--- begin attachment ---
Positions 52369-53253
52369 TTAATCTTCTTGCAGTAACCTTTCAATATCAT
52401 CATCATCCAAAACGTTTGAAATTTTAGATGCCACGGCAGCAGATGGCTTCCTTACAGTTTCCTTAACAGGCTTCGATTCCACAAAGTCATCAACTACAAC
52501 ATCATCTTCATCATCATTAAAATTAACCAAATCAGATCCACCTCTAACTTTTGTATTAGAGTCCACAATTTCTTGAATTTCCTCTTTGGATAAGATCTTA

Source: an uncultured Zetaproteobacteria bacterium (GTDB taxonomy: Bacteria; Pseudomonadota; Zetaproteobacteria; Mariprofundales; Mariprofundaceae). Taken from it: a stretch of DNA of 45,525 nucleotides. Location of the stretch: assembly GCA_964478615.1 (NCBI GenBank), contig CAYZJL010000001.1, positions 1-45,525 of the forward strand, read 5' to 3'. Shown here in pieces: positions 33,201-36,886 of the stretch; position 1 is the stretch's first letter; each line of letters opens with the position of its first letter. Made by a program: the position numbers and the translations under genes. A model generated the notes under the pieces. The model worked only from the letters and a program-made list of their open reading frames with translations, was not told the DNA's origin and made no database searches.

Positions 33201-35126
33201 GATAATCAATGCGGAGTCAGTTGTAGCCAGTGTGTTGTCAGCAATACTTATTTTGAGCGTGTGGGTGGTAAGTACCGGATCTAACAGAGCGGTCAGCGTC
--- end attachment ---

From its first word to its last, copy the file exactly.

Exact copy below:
Positions 52369-53253
52369 TTAATCTTCTTGCAGTAACCTTTCAATATCAT
52401 CATCATCCAAAACGTTTGAAATTTTAGATGCCACGGCAGCAGATGGCTTCCTTACAGTTTCCTTAACAGGCTTCGATTCCACAAAGTCATCAACTACAAC
52501 ATCATCTTCATCATCATTAAAATTAACCAAATCAGATCCACCTCTAACTTTTGTATTAGAGTCCACAATTTCTTGAATTTCCTCTTTGGATAAGATCTTA

Source: an uncultured Zetaproteobacteria bacterium (GTDB taxonomy: Bacteria; Pseudomonadota; Zetaproteobacteria; Mariprofundales; Mariprofundaceae). Taken from it: a stretch of DNA of 45,525 nucleotides. Location of the stretch: assembly GCA_964478615.1 (NCBI GenBank), contig CAYZJL010000001.1, positions 1-45,525 of the forward strand, read 5' to 3'. Shown here in pieces: positions 33,201-36,886 of the stretch; position 1 is the stretch's first letter; each line of letters opens with the position of its first letter. Made by a program: the position numbers and the translations under genes. A model generated the notes under the pieces. The model worked only from the letters and a program-made list of their open reading frames with translations, was not told the DNA's origin and made no database searches.

Positions 33201-35126
33201 GATAATCAATGCGGAGTCAGTTGTAGCCAGTGTGTTGTCAGCAATACTTATTTTGAGCGTGTGGGTGGTAAGTACCGGATCTAACAGAGCGGTCAGCGTC